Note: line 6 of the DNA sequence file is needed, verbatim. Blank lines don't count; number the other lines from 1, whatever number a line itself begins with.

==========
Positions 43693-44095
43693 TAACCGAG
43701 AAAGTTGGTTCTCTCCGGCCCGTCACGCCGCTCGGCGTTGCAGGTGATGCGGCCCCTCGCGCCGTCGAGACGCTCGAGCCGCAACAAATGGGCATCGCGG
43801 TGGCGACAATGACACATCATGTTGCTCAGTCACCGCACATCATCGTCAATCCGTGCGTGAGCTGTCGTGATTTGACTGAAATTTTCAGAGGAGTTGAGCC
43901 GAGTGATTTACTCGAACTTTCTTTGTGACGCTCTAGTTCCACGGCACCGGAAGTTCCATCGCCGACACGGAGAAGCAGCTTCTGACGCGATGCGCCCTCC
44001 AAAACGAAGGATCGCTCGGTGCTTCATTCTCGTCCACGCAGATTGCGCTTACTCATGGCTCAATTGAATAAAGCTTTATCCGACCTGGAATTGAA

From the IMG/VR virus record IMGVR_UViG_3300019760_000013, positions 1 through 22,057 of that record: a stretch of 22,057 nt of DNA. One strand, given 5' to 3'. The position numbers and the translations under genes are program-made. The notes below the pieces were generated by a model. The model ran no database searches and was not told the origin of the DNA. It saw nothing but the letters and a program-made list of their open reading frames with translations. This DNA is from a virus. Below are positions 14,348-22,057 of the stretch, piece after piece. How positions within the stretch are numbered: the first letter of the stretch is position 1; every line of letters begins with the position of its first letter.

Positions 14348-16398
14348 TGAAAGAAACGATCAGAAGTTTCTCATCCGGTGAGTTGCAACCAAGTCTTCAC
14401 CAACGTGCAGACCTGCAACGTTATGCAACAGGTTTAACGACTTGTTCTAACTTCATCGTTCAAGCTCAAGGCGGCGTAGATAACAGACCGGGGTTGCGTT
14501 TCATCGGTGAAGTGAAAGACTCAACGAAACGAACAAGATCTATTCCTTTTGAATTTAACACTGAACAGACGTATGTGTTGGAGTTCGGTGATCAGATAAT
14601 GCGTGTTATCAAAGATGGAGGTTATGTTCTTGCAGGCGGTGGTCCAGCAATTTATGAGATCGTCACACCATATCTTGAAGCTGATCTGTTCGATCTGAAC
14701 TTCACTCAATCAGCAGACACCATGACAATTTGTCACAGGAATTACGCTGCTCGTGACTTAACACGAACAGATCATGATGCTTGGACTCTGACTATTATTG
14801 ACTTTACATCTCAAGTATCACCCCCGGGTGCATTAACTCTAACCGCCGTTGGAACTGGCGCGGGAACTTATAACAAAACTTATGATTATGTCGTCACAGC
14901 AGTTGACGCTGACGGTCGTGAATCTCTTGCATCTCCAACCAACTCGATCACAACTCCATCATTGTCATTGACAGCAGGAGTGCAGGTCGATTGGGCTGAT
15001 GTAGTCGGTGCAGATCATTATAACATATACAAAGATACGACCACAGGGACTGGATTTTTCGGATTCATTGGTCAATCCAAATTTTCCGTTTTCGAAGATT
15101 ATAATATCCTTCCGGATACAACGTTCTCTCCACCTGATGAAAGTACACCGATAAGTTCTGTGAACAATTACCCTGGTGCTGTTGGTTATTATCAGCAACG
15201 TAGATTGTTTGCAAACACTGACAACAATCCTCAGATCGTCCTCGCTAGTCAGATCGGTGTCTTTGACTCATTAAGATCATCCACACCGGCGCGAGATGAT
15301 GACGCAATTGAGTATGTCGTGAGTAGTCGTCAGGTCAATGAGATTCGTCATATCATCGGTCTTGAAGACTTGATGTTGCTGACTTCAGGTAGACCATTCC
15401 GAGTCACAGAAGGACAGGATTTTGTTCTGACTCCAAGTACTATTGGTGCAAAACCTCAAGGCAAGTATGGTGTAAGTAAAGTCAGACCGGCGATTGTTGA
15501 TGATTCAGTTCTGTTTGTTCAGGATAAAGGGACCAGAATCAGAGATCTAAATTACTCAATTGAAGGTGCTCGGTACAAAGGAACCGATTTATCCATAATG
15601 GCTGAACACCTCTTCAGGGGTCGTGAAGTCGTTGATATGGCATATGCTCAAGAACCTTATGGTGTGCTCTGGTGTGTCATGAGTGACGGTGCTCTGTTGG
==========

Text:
44001 AAAACGAAGGATCGCTCGGTGCTTCATTCTCGTCCACGCAGATTGCGCTTACTCATGGCTCAATTGAATAAAGCTTTATCCGACCTGGAATTGAA